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A Shot at a Healthy School Year

Article date: August 11, 2014

By Stacy Simon

As the new school year begins and students head back to the classroom, be sure they’re up to date with vaccinations. In fact, your state may require children entering school to be vaccinated against certain diseases. Check with your child’s doctor, your child’s school, or your health department to find out.

According to the Centers for Disease Control and Prevention (CDC), vaccinations will prevent more than 21 million hospitalizations and 732,000 deaths among children born in the past 20 years. However, outbreaks of preventable diseases still happen. For example, more than 48,000 cases of whooping cough and 20 deaths were reported in the US in 2012. Pertussis is much more common in children who aren’t vaccinated. Getting your child’s vaccinations on time helps protect your child and your communities and schools from outbreaks.

According to the CDC, children newborn through age 6 need vaccines to protect them from 14 serious diseases, including polio, measles, and tetanus. And all children 6 months and older should be vaccinated against flu. Children and teens ages 7 to 18 need booster shots because some vaccine doses wear off over time. They may also be more at risk for certain diseases like meningitis, and need the protection vaccines provide. Check with your child’s doctor to be sure.


HPV vaccines

Preteen and teen girls should be vaccinated against human papilloma virus (HPV). The 2 HPV vaccines – Cervarix and Gardasil – both prevent the 2 types of HPV that cause 70% of all cervical cancers. Despite this, only 1/3 of adolescent girls have completed the 3-dose series of either vaccine. In the July 25, 2014 issue of Morbidity and Mortality Weekly Report (MMWR), the CDC reports that vaccination rates increased slightly between 2012 and 2013, but still remain unacceptably low.

The President’s Cancer Panel has released a report that calls increasing the rate of HPV vaccinations one of the most profound opportunities in cancer prevention today. The report named missed opportunities during health care visits as the most important reason for the low vaccination rates. The report says most 11- and 12-year-old girls eligible for the vaccines may not be receiving them at doctor visits in which they receive other vaccines. The report calls for health care providers to strongly recommend the vaccine during office visits.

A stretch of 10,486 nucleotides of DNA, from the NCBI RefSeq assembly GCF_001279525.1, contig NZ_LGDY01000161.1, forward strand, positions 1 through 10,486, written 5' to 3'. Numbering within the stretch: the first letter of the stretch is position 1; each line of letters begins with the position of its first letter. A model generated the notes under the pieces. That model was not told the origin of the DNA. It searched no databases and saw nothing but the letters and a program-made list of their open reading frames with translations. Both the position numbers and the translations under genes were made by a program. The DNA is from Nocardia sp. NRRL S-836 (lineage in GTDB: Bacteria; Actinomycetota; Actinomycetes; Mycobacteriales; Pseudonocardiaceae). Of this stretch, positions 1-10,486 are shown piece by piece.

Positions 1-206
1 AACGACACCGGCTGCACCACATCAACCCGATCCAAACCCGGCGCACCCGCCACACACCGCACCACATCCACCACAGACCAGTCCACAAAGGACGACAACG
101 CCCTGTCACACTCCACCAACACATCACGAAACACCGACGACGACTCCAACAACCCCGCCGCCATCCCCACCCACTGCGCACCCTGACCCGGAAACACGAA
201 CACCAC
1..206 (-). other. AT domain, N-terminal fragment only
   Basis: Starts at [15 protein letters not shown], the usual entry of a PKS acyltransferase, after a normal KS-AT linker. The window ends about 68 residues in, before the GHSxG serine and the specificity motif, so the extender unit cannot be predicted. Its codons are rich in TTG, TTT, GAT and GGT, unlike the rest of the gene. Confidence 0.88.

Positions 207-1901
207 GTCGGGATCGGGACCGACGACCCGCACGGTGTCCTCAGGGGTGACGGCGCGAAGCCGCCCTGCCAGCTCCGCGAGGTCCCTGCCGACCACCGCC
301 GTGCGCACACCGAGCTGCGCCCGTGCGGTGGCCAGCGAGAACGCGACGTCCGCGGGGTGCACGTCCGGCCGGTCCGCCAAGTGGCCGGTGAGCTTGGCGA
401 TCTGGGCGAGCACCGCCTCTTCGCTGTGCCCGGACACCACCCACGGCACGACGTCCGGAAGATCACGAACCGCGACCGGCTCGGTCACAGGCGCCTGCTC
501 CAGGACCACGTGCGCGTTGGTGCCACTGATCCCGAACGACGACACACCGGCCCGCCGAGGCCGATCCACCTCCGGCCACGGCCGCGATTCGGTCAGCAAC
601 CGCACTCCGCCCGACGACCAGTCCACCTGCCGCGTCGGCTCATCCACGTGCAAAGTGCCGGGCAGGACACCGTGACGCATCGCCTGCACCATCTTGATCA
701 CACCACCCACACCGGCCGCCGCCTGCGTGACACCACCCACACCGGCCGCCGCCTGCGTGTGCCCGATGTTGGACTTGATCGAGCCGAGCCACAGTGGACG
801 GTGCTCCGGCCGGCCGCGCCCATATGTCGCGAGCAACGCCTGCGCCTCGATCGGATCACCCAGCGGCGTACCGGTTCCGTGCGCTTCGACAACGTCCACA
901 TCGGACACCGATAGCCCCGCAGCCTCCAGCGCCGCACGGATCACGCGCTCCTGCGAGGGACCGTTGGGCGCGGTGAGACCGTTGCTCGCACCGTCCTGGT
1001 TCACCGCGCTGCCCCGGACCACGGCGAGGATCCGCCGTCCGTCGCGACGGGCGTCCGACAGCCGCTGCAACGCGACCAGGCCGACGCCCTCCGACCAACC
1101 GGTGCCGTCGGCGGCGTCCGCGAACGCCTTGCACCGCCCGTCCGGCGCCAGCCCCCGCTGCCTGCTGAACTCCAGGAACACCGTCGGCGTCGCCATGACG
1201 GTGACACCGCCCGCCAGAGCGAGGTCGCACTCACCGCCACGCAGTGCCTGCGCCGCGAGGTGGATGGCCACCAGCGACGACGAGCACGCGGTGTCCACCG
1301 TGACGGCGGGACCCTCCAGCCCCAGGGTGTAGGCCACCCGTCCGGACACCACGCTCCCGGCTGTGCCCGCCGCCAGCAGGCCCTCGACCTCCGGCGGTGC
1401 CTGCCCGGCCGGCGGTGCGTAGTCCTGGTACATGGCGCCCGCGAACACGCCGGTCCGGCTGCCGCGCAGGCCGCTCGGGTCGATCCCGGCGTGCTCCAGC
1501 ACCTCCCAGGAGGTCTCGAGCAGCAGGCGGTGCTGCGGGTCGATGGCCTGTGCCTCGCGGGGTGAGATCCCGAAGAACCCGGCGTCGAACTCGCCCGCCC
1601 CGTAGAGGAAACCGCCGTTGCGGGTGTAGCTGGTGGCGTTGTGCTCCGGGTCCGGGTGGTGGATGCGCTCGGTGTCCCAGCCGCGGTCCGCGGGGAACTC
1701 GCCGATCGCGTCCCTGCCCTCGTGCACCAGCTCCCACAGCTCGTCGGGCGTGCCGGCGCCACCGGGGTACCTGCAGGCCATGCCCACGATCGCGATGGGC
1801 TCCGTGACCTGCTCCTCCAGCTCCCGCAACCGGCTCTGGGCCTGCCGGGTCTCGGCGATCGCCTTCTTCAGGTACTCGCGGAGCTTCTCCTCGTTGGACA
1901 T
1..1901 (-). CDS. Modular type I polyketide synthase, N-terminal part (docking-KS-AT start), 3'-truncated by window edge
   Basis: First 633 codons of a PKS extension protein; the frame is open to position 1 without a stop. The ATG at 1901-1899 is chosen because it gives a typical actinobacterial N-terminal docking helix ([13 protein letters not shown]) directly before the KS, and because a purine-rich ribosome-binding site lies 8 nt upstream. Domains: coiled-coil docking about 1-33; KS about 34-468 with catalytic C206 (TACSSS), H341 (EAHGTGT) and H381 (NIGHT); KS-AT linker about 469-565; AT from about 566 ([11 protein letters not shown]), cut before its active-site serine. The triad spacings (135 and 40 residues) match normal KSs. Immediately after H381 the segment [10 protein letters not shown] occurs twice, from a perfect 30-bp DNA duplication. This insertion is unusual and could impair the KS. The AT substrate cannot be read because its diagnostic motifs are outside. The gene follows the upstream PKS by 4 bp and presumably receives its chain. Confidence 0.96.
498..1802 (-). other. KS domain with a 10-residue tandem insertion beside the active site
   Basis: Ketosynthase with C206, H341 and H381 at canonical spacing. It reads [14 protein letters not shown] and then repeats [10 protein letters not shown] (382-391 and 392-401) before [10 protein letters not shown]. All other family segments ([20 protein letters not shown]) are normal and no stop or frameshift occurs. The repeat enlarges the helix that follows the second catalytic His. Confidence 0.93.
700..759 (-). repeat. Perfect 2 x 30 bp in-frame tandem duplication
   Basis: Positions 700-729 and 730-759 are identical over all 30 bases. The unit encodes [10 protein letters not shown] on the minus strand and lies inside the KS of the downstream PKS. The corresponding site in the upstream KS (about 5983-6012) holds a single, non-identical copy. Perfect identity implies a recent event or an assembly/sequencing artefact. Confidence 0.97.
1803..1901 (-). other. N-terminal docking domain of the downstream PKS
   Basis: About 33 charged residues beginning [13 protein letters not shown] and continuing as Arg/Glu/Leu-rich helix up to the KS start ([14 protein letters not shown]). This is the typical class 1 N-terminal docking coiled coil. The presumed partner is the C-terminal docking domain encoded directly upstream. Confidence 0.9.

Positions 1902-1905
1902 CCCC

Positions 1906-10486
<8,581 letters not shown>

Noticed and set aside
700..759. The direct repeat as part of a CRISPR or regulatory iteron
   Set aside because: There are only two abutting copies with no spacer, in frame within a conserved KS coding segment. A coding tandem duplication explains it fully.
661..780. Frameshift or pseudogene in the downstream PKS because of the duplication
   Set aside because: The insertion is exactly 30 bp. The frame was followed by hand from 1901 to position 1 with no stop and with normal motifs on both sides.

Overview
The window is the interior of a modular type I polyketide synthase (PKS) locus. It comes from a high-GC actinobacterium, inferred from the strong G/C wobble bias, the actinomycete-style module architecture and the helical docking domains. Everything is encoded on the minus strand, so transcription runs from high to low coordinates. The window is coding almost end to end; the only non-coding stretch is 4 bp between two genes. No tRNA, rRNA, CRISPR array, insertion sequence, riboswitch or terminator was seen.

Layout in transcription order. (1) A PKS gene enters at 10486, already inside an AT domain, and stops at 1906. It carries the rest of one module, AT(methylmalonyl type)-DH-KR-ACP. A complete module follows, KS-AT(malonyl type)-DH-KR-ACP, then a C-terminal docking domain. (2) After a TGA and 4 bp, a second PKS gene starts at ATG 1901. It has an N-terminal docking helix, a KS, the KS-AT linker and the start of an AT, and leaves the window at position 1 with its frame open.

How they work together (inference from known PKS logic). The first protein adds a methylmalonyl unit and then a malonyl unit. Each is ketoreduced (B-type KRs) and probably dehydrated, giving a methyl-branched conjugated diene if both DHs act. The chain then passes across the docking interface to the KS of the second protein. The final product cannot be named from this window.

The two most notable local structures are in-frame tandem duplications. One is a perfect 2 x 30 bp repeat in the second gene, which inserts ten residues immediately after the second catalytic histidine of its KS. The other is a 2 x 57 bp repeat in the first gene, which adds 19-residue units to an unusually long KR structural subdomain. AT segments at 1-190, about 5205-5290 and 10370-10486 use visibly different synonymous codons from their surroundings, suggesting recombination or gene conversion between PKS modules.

The vaccines work only if they are given before an HPV infection occurs. HPV is spread through sexual contact. The American Cancer Society recommends the 3-dose vaccine for girls ages 11 to 18 because most girls at this age have not become sexually active. This is also an age when girls still will be seeing their doctor regularly and getting other vaccinations.

Should boys get the HPV vaccine?

The American Cancer Society does not yet have recommendations for vaccination of boys, but is reviewing the scientific evidence. Updates to American Cancer Society recommendations for the use of HPV vaccines will likely be published in 2015.

The CDC recommends the vaccine for both boys and girls ages 11 and 12, and for boys and young men ages 13 through 21 and girls and young women ages 13 to 26 who have not already had all 3 shots. Vaccinations may also be given to children as young as 9 and to men between the ages of 22 and 26.

Citation: Human Papillomavirus Vaccination Coverage Among Adolescents, 2007-2013, and Postlicensure Vaccine Safety Monitoring, 2006-2014 – United States. Published in the July 25, 2014 issue of Morbidity and Mortality Weekly Report (MMWR). First author Shannon Stokley, MPH, Centers for Disease Control and Prevention, Atlanta, Ga.

Reviewed by: Members of the ACS Medical Content Staff

ACS News Center stories are provided as a source of cancer-related news and are not intended to be used as press releases. For reprint requests, please contact permissionrequest@cancer.org.

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